Barely A Trace
When Chicago cops find a gun at a crime scene, they ask the feds where it came from. How much can the ATF really help?
Chicago police investigators make thousands of requests each year to workers at a nondescript brick building in Martinsburg, West Virginia — the Bureau of Alcohol, Tobacco, Firearms and Explosives’ gun tracing center.
By law, the ATF is the only agency in the country authorized to investigate who purchased a gun. But experts said that information isn’t making a significant dent in Chicago’s unsolved gun crimes. That’s because the ATF can only tell police who first purchased a gun — not the owner when it was used in a crime.
As part of WBEZ’s look at Chicago’s gun violence, reporter Natalie Moore went to the ATF’s National Gun Tracing Center to see the process firsthand. She also asked Chicago’s top cop how the tracing process could be more helpful to police as they work to figure out who picks up a gun and why.
How does the ATF trace a gun?
ATF officials said the agency receives about 400,000 trace requests per year, and Chicago police submitted about 5,800 requests in 2016.
The gun center does not get the actual guns, and tracers don’t search for fingerprints or do other forensic work. Instead, the tracers reach out to the manufacturer to try and find the retailer. From there, the gun tracers hope to get the name of the purchaser.
ATF officials said about 65 to 70 percent of trace requests result in finding the last retail dealer or name of the purchaser. That information is kicked back to the requesting law enforcement agency.
Then it would be up to a detective to find the shooter. The last dealer or purchaser is not necessarily the crime suspect, and there’s no data to show how many trace requests lead to an arrest or a conviction.
How long does it take to trace a gun?
It can take up to a week for the ATF to complete a trace to find the original owner, in part because Congress has made it illegal to create a searchable database of gun owners. Much of the work they do involves sorting through stacks of papers.
“It’s not uncommon to get phone calls from police officers or investigators throughout the country that say, ‘Hey we recovered a gun, can you look it up for us and tell us who bought it?’ It’s not like that — at all,” said Neil Troppman, program manager at the ATF gun tracing center.
The gray-colored office space at the National Tracing Center is filled with mostly contract workers. The lack of computerization has lead to an indexing process that mirrors the Dewey Decimal System.
“When the records do come in, again, we can’t create an electronic database, so what we do is we index it,” Troppman said.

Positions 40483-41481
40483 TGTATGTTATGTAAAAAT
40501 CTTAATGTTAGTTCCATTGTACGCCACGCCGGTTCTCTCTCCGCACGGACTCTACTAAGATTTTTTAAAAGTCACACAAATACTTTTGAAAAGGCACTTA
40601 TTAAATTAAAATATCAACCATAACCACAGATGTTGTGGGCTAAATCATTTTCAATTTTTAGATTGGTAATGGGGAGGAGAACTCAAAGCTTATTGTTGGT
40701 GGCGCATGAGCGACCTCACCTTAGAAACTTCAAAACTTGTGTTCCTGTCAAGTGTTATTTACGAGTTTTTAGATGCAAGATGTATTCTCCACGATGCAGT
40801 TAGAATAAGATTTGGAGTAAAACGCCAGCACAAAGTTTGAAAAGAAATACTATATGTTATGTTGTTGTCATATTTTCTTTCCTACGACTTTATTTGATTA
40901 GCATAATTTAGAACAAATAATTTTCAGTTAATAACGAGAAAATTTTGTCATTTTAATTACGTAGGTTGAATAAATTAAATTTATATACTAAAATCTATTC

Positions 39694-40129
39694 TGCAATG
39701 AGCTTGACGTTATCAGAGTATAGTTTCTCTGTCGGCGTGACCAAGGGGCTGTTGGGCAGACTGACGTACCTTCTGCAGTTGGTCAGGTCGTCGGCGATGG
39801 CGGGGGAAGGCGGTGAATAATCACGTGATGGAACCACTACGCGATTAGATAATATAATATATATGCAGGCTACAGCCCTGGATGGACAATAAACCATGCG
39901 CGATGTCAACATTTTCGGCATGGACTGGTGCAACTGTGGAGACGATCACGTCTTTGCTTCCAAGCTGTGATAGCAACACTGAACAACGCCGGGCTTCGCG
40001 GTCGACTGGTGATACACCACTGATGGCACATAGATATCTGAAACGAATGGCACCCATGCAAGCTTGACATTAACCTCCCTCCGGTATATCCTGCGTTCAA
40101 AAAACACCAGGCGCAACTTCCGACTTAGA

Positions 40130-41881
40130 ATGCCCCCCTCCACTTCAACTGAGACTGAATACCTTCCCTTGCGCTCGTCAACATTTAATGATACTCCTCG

If a gunmaker or dealer goes out of business they are required to send all of their records to the ATF. Sometimes those records are delivered on a hard drive — or in a garbage bag. Sometimes they are moldy from a flood or scorched from a fire.
Troppman said the National Tracing Center receives about 2 million records from out-of-business gun dealers each month. They are sorted, scanned and checked. Then destroyed.
That’s because no more than 10,000 boxes of those out-of-business records can fit in the gun center wing where that tracing is done or the floor will start to buckle. Added storage space is outside in shipping containers.
SUNY-Cortland political scientist Robert Spitzer, author of The Politics of Gun Control, said this antiquated, almost-quaint paper sorting is not the ATF’s choice.
“The ATF has been subject to sustained political attacks in a way no other federal law enforcement agency has,” Spitzer said.
How does the ATF help Chicago police?
Last year, the Chicago Police Department recovered 6,664 illegal guns — an average of 18 guns per day, according to the University of Chicago Crime Lab, which studies gun violence in the city.
Chicago Police Superintendent Eddie Johnson said investigators request traces because detectives “want to know who was the person that first purchased [that] gun.”
Because there is no national registry that links guns to gun owners, the best the ATF can do is find the gun’s first retail purchaser. If that person has subsequently sold or transferred the gun, detectives could make phone calls and knock on doors until they track down the current owner — and, ultimately, the shooter.
This process is slow and cumbersome. Johnson said what the police department really needs is a centralized system that documents how guns change hands. He said a faster, more integrated tracing system could help officers interrupt the city’s gun trafficking and gun crimes.
This would likely require establishing some kind of searchable, computerized database. U.S. Sen. Dick Durbin (D-Ill.) said modernizing the ATF gun tracing process, or creating such a searchable database, would have to get through Congress — and that is unlikely.
Todd Vandermyde, a lobbyist for the NRA in Illinois, said there are enough mechanisms already in place that make a national registry unnecessary.“The government has no business knowing what I own as an individual,” Vandermyde said.
“Either I’m a law-abiding citizen or I’m not. If I’m not, I get caught up in the background checks.”
For now, Johnson has to rely on the ATF and shoe leather detective work.
Natalie Moore reports out of WBEZ's South Side studio. Follow her at @natalieymoore.
This story is part of WBEZ's Every Other Hour project. Find more stories here.
Criminal justice reporting and investigative journalism at WBEZ is supported in part by Doris and Howard Conant, The Joyce Foundation and the Robert R. McCormick Foundation.